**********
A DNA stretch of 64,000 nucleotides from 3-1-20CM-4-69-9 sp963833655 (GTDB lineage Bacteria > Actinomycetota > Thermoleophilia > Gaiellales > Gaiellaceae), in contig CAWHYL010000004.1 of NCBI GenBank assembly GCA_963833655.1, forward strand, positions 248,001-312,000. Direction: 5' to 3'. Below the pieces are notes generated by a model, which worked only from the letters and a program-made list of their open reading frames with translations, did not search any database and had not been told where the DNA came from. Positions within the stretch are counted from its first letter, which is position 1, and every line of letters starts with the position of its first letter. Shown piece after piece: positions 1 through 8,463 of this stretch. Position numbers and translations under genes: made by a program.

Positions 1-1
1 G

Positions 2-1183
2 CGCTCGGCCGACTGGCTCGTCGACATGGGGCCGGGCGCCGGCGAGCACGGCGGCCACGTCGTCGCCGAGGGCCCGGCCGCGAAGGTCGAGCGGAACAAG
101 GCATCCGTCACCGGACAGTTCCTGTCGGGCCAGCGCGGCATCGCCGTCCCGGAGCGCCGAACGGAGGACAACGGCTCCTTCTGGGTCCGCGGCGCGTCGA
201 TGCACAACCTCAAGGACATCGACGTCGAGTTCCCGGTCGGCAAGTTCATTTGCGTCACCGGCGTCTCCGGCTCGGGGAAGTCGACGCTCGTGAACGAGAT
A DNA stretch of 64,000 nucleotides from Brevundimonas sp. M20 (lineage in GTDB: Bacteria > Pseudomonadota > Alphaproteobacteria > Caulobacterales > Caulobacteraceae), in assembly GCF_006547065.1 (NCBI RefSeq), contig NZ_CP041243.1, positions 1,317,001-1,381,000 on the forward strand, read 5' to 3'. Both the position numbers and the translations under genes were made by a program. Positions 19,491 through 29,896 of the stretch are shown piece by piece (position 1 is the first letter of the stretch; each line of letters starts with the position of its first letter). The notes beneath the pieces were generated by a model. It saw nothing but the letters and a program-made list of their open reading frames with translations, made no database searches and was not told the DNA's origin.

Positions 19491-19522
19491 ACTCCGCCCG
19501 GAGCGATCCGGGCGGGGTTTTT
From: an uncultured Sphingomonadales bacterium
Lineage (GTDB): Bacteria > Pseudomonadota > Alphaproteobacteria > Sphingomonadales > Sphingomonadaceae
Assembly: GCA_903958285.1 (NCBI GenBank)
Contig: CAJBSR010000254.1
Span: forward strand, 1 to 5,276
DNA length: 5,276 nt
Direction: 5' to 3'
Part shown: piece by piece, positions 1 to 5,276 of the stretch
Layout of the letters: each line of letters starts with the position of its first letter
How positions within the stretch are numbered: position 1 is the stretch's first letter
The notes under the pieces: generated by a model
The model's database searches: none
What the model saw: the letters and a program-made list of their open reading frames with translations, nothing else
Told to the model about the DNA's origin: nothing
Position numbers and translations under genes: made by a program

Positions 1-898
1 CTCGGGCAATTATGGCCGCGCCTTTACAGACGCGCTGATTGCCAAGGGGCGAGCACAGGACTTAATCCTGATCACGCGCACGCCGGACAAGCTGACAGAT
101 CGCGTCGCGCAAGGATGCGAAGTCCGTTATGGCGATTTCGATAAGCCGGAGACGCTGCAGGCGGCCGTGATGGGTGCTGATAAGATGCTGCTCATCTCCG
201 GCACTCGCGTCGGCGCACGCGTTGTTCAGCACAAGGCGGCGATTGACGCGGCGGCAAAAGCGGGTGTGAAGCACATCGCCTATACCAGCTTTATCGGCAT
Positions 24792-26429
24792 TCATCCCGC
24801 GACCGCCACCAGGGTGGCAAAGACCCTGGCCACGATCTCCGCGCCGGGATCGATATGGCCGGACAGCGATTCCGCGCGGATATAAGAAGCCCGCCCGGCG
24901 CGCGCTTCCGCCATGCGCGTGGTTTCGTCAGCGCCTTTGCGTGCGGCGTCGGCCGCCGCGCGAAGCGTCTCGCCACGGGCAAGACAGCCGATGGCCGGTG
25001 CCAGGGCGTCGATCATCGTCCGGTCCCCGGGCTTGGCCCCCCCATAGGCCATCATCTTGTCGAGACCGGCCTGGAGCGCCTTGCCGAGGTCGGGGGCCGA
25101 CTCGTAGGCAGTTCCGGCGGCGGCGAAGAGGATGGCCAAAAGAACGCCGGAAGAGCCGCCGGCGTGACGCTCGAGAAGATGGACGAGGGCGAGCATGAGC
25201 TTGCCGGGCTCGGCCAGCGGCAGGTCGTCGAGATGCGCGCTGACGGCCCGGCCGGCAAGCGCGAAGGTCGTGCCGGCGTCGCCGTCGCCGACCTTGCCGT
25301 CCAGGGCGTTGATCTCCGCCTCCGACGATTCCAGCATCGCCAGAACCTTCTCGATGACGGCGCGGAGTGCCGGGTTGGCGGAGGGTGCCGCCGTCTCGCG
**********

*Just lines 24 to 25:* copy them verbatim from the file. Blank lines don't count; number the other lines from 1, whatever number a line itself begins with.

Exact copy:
What the model saw: the letters and a program-made list of their open reading frames with translations, nothing else
Told to the model about the DNA's origin: nothing